The 15 greatest Australian LGBTQI films of all time

Queer cinema Down Under has a long, impressive history and still plays a big role in fighting the forces of bigotry

Until 1949, having gay sex was a hanging offence in Victoria. Then the authorities came to their senses and ruled that instead, it merited a mere 20 years in jail – double the maximum sentence for statutory rape.

It’s staggering that homosexual acts between men were only made legal throughout Australia in 1994, the same year The Adventures Of Priscilla, Queen Of the Desert exploded joyfully into cinemas the world over. Even then, the stubborn pollies in Tasmania made sure it was still a crime there until 1997. (Lesbian sex, meanwhile, has never been illegal.)

With such a hateful swamp of conservative legislators, it was left to the movie industry to fight for equal rights in love, marriage and child custody law, hence why, in nearly all of the movies here, the gay relationship is a ‘problem’ for wider society and the participants endure abuse, violence or hate. Big screen gay love stories rarely seem to end happily.

Here are 15 of the greatest Aussie LGBTQI flicks to watch:

1. The Set (1970)

Director: Frank Brittain

This was the first Australian film that dared to feature an actual gay romance as its main theme. Though very dated, it’s still an important landmark, released when consenting sex between two adults was viewed as worse than armed robbery.

Wannabe art student Paul (Sean McEuan) becomes the muse of a clothes designer and is soon entangled in ‘The Set’, the seedy and bohemian Sydney fashion world where he falls for Tony (Rod Mullinar).

Bizarrely, the film’s trailer seems to take a stand against homosexuality, the narrator proclaiming that Tony is trying “to escape from tangled, unnatural passions” and that “his relationship is acceptable in this age when moral standards are confused”.

2. The Getting Of Wisdom (1977)

Director: Bruce Beresford

Hijinks and lesbian canoodling at a strict Presbyterian ladies college in the 1890s ensue when a gifted student with the Dr Seuss-like name Laura Tweedle Rambotham falls for an older girl soon after lying to her friends about an affair with the school’s minister.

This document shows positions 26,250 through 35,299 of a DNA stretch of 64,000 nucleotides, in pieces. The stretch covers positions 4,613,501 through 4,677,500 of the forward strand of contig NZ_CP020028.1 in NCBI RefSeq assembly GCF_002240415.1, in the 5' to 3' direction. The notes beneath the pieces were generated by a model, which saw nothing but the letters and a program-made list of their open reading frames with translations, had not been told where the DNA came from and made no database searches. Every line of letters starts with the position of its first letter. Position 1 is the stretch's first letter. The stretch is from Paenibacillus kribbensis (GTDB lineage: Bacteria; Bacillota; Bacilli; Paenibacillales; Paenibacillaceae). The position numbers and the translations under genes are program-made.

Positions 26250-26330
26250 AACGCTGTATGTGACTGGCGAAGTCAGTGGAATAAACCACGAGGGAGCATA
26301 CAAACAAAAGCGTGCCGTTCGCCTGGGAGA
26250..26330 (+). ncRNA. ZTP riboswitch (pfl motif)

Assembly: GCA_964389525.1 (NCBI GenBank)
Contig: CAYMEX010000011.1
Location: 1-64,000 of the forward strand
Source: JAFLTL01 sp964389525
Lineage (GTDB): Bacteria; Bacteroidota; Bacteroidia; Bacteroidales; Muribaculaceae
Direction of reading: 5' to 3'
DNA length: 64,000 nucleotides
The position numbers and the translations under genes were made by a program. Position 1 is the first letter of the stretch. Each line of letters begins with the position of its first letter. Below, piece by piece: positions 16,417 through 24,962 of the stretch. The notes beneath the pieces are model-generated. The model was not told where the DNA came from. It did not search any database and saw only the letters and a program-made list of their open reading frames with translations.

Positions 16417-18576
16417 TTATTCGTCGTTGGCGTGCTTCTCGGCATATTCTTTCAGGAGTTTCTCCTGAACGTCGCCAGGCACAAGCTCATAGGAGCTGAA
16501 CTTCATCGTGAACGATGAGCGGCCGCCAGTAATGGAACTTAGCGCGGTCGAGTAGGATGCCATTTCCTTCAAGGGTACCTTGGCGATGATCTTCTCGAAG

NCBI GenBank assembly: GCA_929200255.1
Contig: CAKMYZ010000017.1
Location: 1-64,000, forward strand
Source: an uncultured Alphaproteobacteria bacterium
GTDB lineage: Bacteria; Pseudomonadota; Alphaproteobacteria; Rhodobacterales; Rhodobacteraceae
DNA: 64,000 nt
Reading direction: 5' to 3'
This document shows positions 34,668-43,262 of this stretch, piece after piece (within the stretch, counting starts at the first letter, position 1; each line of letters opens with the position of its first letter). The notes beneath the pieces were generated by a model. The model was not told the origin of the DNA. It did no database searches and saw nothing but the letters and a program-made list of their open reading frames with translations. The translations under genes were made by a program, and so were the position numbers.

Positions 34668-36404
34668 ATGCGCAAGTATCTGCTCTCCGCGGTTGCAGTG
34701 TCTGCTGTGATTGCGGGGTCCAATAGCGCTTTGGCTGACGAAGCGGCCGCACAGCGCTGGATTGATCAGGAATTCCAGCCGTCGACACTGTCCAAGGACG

Look out for Barry Humphries as a straight-laced vicar in this sweet, affecting coming-of-age drama that was considered risqué at the time, but really isn’t. The Getting Of Wisdom was screened at the Cannes Film Festival in 1978 and gave Beresford his big break in Hollywood, where he went on to direct hits including Tender Mercies, Driving Miss Daisy and Mao’s Last Dancer.

3. The Adventures Of Priscilla, Queen Of The Desert (1994)

Director: Stephan Elliott

It’s confronting to think of how Australia fell in love with a trio of outrageous drag queens prancing their glorious way across the outback, parts of the country that had the world’s toughest penalties for gay sex. One Tassie politician from the time, Robert Archer, even called for homosexuals to be “tracked down and wiped out” by police.

The movie became a cultural juggernaut around the globe, and together with Muriel’s Wedding and Strictly Ballroom, cemented Australia’s reputation for counter culture flamboyance and chutzpah. LGBTQI culture had well and truly entered the mainstream.

4. The Sum Of Us (1994)

Director: Geoff Burton, Kevin Dowling

The legendary Jack Thompson and the soon-to-be-legendary Russell Crowe play a father and son both looking for love in this big-hearted dark comedy. Crowe is the macho but vulnerable gay plumber wary of being hurt and coping with his overbearing widower dad.

What’s refreshing about The Sum Of Us is how it doesn’t hammer home an issue or labour to make a social comment. The old dad completely accepts his son’s sexuality, so we focus on the heartbreak in their relationship rather than his victimisation.